Survey findings on views about residential property market in Hong Kong released by the Hong Kong Institute of Asia-Pacific Studies at CUHK
The Chinese University of Hong Kong (CUHK)’s Hong Kong Institute of Asia-Pacific Studies recently conducted a telephone survey in which more than half of citizens said that the burden of various housing expenses was quite heavy or very heavy. However, compared to a similar survey last year, the proportion of people who thought it was an opportune time to buy a property right now had increased.
The survey was conducted in the evenings from January 30 to February 9, 2023. The survey results showed that 54.9% of the respondents said the burden of housing expenses, including mortgage payments, rent, rates, management fees and maintenance costs, was quite heavy (39.3%) or very heavy (15.6%), while 31.9% and 7.3% thought it was not too heavy and not heavy at all respectively. Compared to a similar survey conducted last year, the proportion of respondents who considered the burden to be quite heavy or very heavy had increased by 4.9 and 3.3 percentage points respectively, while those who thought it not too heavy or not at all heavy had decreased by 6.1 and 2.2 percentage points respectively. The Chi-square test showed that the percentage distributions of the two surveys were statistically significantly different.
The survey also found that 21.5% of the respondents believed that it was an opportune time to buy a property, a significant increase of 5.6 percentage points from last year’s survey, and 56.1% of the respondents thought it was not the right time, a decrease of 4.1 percentage points from last year’s survey. The Chi-square test also showed that there was a statistically significant difference in the percentage distributions between the two surveys.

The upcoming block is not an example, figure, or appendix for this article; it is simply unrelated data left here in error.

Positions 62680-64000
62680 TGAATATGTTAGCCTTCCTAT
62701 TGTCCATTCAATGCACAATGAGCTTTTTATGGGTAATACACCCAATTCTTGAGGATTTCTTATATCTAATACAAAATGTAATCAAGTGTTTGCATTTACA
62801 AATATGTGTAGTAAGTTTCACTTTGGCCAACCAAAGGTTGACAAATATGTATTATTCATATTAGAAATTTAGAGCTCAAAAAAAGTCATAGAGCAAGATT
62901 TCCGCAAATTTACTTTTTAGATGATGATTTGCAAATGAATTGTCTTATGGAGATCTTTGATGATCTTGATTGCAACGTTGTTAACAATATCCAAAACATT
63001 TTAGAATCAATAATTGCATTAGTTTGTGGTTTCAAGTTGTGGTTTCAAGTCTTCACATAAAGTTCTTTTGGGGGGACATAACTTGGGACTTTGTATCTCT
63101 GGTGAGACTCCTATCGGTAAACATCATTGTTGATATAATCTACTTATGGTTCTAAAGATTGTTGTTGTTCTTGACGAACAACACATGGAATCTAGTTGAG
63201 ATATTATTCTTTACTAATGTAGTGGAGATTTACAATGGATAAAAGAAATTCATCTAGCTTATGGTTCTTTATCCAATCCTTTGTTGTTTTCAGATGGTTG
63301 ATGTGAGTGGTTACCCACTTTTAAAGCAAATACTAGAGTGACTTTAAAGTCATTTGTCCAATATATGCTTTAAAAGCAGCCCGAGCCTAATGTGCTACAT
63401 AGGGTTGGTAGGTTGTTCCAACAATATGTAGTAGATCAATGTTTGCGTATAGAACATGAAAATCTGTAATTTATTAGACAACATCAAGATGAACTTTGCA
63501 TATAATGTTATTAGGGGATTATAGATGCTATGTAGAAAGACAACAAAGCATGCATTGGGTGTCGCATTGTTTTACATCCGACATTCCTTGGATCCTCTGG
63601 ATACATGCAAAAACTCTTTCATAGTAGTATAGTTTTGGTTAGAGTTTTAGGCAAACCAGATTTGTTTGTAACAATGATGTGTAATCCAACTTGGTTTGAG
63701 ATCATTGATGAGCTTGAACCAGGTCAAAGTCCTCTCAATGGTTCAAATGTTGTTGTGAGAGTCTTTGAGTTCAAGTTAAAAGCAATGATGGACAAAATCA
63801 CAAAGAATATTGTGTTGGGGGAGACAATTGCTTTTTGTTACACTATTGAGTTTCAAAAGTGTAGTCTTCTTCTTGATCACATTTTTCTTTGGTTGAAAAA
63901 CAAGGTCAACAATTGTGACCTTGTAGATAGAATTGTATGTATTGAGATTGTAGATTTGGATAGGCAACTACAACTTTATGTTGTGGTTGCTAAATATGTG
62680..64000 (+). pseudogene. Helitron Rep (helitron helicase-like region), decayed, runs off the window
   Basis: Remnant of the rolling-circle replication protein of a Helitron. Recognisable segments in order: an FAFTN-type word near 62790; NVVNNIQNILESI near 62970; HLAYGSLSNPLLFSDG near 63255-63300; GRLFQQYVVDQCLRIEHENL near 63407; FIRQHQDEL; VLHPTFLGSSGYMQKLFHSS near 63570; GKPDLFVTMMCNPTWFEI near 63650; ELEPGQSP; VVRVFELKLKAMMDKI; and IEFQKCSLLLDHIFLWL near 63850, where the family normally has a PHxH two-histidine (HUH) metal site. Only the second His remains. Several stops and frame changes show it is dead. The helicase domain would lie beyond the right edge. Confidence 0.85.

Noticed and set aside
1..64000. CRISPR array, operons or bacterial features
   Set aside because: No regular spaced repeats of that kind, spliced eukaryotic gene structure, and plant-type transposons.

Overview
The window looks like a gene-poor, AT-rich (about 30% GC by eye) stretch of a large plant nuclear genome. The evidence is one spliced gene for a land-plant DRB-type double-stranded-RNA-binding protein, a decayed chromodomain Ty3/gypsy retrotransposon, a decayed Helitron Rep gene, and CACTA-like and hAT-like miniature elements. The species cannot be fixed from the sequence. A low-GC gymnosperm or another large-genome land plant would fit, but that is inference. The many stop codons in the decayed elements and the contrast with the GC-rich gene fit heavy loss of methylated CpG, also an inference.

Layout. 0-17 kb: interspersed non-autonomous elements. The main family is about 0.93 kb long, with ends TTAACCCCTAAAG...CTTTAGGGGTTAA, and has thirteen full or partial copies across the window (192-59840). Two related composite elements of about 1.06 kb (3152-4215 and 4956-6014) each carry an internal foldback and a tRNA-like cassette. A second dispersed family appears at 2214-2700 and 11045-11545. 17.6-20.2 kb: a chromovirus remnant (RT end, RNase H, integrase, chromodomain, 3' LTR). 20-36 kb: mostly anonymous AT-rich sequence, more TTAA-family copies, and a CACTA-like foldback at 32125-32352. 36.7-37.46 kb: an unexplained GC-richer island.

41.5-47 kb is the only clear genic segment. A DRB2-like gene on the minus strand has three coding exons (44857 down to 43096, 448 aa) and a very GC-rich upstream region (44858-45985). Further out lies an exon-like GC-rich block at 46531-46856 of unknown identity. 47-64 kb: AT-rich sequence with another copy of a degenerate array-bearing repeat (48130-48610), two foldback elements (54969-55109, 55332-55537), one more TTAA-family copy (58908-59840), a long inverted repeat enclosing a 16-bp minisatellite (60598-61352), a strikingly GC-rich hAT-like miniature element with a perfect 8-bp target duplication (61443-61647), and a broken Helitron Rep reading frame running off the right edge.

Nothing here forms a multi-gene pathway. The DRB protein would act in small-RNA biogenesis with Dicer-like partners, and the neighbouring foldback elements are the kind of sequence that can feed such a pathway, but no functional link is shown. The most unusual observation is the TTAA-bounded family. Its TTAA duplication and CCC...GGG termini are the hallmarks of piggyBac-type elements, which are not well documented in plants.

Respondents were also asked about their views on current residential property prices and their predictions for those prices in the coming year. About 75.8% of respondents thought the current level of residential property prices in Hong Kong was too high, 14.4% said it was reasonable and only 1.8% felt it was too low. Compared to last year’s survey, the proportion of respondents who thought the property price level was too high had decreased significantly, by 6.6 percentage points. The Chi-square test also showed a statistically significant difference in the distribution of percentages between the two surveys.
Regarding predictions of the residential property price trends in the coming year, 35.8% of the respondents estimated that property prices would remain at the current level, 30.8% believed they would fall and 22.7% expected them to rise. Of those predicting a fall, relatively more people thought the decrease would be in the range of 5% to less than 10% (36.6%) or 10% to less than 20% (20.9%). Among those who expected property prices to rise, more than half (54.6%) predicted they would increase by 5% to less than 10%.
In addition, the survey also found that about four-fifths (80.2%) of the respondents believed that it was quite important (46.5%) or very important (33.7%) to have their own residential property, while only 14.9% said it was not so important (13.5%) or very unimportant (1.4%).
A total of 705 respondents aged 18 or above (landline: 321; mobile: 384) were successfully interviewed in this survey, and the response rates of the landline and mobile samples were 25.4% and 28.4% respectively. The sampling error for a sample size of 705 is estimated at plus or minus 3.69 percentage points at a 95% confidence level. Furthermore, the data in this survey was weighted based on the probability of the respondents being selected via a dual-frame sampling design and the relevant age-sex distribution of the population published by the Census and Statistics Department.